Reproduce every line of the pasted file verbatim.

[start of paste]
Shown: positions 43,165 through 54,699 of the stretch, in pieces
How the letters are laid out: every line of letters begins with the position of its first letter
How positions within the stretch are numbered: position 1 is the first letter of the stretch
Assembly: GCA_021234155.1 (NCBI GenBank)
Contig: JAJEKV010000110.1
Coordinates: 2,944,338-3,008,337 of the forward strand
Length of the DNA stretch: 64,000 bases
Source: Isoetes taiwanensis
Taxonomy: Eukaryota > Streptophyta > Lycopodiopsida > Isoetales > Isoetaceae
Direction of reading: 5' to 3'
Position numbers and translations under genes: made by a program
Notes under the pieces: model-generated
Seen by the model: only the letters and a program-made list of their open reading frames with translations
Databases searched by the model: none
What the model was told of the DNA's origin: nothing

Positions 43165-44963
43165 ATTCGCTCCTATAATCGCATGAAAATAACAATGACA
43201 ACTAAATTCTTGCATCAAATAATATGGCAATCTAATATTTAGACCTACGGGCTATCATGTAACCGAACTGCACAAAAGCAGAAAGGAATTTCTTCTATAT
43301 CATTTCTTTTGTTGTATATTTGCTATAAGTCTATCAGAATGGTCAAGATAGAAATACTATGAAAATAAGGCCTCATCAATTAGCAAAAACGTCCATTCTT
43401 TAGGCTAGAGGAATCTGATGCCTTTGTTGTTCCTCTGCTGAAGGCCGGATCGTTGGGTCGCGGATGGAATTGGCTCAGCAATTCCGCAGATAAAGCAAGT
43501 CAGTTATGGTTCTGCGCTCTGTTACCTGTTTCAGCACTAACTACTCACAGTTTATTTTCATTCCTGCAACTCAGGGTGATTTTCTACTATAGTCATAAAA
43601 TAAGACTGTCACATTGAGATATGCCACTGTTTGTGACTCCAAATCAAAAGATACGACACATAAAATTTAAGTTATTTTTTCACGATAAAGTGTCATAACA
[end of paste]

Shown: positions 43,165 through 54,699 of the stretch, in pieces
How the letters are laid out: every line of letters begins with the position of its first letter
How positions within the stretch are numbered: position 1 is the first letter of the stretch
Assembly: GCA_021234155.1 (NCBI GenBank)
Contig: JAJEKV010000110.1
Coordinates: 2,944,338-3,008,337 of the forward strand
Length of the DNA stretch: 64,000 bases
Source: Isoetes taiwanensis
Taxonomy: Eukaryota > Streptophyta > Lycopodiopsida > Isoetales > Isoetaceae
Direction of reading: 5' to 3'
Position numbers and translations under genes: made by a program
Notes under the pieces: model-generated
Seen by the model: only the letters and a program-made list of their open reading frames with translations
Databases searched by the model: none
What the model was told of the DNA's origin: nothing

Positions 43165-44963
43165 ATTCGCTCCTATAATCGCATGAAAATAACAATGACA
43201 ACTAAATTCTTGCATCAAATAATATGGCAATCTAATATTTAGACCTACGGGCTATCATGTAACCGAACTGCACAAAAGCAGAAAGGAATTTCTTCTATAT
43301 CATTTCTTTTGTTGTATATTTGCTATAAGTCTATCAGAATGGTCAAGATAGAAATACTATGAAAATAAGGCCTCATCAATTAGCAAAAACGTCCATTCTT
43401 TAGGCTAGAGGAATCTGATGCCTTTGTTGTTCCTCTGCTGAAGGCCGGATCGTTGGGTCGCGGATGGAATTGGCTCAGCAATTCCGCAGATAAAGCAAGT
43501 CAGTTATGGTTCTGCGCTCTGTTACCTGTTTCAGCACTAACTACTCACAGTTTATTTTCATTCCTGCAACTCAGGGTGATTTTCTACTATAGTCATAAAA
43601 TAAGACTGTCACATTGAGATATGCCACTGTTTGTGACTCCAAATCAAAAGATACGACACATAAAATTTAAGTTATTTTTTCACGATAAAGTGTCATAACA